UN Report on the Commission on the Status of Women: The Promises of Beijing & Realizing True Equality

The Commission on the Status of Women (CSW) has met at the United Nations every year since 1957.  Today, during its opening session, the Commission adopted the Political declaration on the occasion of the twentieth anniversary of the Fourth World Conference on Women (E/CN.6/2015/L.1). Although declarations are not binding on Member States, they reflect political will and States’ goals and priorities.

The Declaration notes both that significant achievements have been made in women’s equality and tasks that remain unfinished. Importantly, it neither mentions nor promotes “sexual and reproductive health and rights”—which include abortion—as necessary for women’s empowerment. It reiterates key areas of concern, including education, poverty, health and violence.  The Declaration also recognizes “the positive role and contribution of women.” These all address authentic needs of women for the respect of their dignity, and we welcome them.

There are some areas of concern as well. Although it does not directly promote abortion, it does reference favorably the outcome document of the Open Working Group for the Sustainable Development Goals, which included reproductive rights as part of a goal for gender equality. Truly sustainable development and true equality for women can never occur through violations of human dignity and rights, and labeling such violations a right cannot make it so.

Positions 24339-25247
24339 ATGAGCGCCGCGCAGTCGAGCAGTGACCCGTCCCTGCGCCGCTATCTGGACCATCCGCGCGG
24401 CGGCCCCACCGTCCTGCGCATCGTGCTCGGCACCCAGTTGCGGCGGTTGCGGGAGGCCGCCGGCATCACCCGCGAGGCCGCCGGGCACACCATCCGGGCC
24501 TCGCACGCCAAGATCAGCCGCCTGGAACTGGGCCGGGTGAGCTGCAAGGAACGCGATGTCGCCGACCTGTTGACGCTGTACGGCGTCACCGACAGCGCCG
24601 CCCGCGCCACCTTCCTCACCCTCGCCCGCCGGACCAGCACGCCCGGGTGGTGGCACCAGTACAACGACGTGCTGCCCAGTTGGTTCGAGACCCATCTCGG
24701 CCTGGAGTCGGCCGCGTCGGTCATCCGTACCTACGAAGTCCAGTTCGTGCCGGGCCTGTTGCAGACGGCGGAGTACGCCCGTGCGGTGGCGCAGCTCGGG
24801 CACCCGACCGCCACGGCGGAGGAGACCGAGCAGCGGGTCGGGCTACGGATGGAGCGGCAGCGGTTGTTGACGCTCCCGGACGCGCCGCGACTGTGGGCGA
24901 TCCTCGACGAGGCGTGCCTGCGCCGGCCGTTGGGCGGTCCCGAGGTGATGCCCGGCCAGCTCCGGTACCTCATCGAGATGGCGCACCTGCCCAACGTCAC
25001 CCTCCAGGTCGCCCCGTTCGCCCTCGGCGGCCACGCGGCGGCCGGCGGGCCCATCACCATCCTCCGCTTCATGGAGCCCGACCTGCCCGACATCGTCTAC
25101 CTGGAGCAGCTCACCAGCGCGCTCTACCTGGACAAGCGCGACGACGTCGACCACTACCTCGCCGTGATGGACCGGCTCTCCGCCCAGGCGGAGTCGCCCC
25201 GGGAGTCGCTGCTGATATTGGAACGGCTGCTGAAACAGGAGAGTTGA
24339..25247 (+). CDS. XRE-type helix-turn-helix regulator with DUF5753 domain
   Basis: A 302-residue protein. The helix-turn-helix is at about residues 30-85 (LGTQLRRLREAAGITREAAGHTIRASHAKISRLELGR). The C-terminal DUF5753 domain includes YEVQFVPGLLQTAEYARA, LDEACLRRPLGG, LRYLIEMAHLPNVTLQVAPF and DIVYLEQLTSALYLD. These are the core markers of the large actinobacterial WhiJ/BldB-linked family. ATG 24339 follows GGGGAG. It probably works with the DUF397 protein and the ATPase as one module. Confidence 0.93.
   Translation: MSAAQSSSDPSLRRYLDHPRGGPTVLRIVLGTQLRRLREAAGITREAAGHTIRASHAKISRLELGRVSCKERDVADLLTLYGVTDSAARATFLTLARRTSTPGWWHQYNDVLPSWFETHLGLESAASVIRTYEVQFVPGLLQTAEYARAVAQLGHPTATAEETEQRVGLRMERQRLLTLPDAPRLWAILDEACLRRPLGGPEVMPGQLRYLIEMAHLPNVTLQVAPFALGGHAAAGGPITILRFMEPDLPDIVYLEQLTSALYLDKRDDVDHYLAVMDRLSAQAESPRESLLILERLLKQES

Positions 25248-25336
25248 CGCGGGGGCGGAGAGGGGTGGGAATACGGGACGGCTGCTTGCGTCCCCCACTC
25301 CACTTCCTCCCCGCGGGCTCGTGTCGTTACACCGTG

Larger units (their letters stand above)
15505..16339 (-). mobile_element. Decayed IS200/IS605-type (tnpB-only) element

In addition to the Commission’s meetings, at which WYA is maintaining a presence, there are many other events occurring at the UN this week.

WYA co-sponsored a parallel event organized by Women’s Federation for World Peace titled, “Young Women and Leadership: Education, Opportunities, and Obstacles.” In addition to women leaders from around the world, WYA’s Director of Education Weronika Janczuk presented the Human Dignity Curriculum and FEMM women’s health program. Her remarks addressed the need for health and education programs centered on the human person and respecting women’s right to informed choice in their healthcare. These statements were met with applause and Ms. Janczuk received the majority of questions during the question and answer section of the event. WYA is grateful to WFWP and the other co-sponsors for the opportunity to make these programs known to approximately 300 people during the CSW.


WYA will continue to monitor the CSW and work to identify new allies and work with friends in the promotion and protection of human dignity.